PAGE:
Document Type


Degree Name

Master of Arts (MA)



Program Name/Specialization

Social Psychology


Faculty of Science

First Advisor

Dr. Justin Cavallo

Advisor Role

Dr. Justin Cavallo


Establishing close bonds with others is more difficult for those with lower (vs. higher) self-esteem, especially when interpersonal risk is salient. The literature on risk regulation has focused predominantly on how self-esteem moderates responses to internal relationship concerns such as relationship insecurities and acute doubts about a romantic partner’s regard. However, little research has examined how people react when external forces, such as financial strain and health concerns, threaten to jeopardize their bonds with their romantic partners. The present research examines whether self-esteem affects how people regulate relational risk elicited by external stressors. I also examine whether self-protective responses differ as a function of the type of external threat. I hypothesized that people facing a health or financial threat would exhibit stronger relational self-protection goals than those who were not threatened at all, as well as that among those facing external threats, those lower in self-esteem would be more self-protective than those higher in self-esteem. Using hypothetical scenarios to manipulate threat, Study 1 (N = 580) found that self-protection was heightened among people who had experienced an external threat relative to control participants. However, self-esteem did not moderate this effect. Study 2 (N = 338) asked participants to recall a threatening experience to manipulate threat. Inconsistent with Study 1, Study 2 found that self-protection was not heightened among people who had experienced an external threat. However, self-esteem moderated the relationship between condition and self-protection, such that self-protection was higher for people lower in self-esteem in the control condition compared to the health threat condition. Self-protection was also heightened for people higher in self-esteem in the health threat condition compared to the control condition.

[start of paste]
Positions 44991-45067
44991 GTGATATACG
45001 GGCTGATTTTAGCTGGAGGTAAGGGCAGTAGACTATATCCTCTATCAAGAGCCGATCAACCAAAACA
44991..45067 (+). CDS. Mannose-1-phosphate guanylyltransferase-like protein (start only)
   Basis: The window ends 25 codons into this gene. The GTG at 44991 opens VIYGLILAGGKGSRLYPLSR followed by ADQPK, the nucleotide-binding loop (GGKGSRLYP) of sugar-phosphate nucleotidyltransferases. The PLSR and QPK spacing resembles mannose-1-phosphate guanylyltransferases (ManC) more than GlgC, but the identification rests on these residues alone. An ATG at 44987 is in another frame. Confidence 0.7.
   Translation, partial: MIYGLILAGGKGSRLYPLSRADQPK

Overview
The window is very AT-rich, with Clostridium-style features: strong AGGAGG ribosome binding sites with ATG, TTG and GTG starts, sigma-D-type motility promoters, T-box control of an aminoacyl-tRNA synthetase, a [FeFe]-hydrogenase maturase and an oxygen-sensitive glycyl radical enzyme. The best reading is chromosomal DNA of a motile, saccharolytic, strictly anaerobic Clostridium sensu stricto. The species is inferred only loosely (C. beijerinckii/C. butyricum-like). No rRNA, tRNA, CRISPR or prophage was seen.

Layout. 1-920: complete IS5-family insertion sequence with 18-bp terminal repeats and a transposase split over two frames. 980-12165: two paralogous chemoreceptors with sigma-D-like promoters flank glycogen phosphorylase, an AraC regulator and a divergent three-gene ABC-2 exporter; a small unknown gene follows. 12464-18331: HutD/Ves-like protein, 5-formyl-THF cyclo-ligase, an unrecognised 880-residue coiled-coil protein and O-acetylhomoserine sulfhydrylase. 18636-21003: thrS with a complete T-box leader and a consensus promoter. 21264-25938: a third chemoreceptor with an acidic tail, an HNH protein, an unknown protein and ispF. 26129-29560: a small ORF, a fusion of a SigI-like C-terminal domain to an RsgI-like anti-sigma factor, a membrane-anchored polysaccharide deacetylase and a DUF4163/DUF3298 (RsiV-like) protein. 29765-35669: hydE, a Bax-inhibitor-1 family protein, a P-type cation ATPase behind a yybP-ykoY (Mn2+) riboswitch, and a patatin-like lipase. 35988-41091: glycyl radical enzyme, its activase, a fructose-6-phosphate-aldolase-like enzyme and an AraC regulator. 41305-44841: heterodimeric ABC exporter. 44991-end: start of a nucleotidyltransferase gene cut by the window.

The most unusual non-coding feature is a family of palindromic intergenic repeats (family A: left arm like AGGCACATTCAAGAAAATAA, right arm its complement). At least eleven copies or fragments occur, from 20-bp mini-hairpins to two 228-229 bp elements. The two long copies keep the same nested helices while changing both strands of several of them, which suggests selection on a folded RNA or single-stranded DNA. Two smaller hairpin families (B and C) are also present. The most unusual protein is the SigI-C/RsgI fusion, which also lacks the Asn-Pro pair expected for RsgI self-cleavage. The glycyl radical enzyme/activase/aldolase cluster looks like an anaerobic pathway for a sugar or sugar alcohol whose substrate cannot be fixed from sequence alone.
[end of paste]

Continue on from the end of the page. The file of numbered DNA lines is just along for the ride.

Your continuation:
Convocation Year


Convocation Season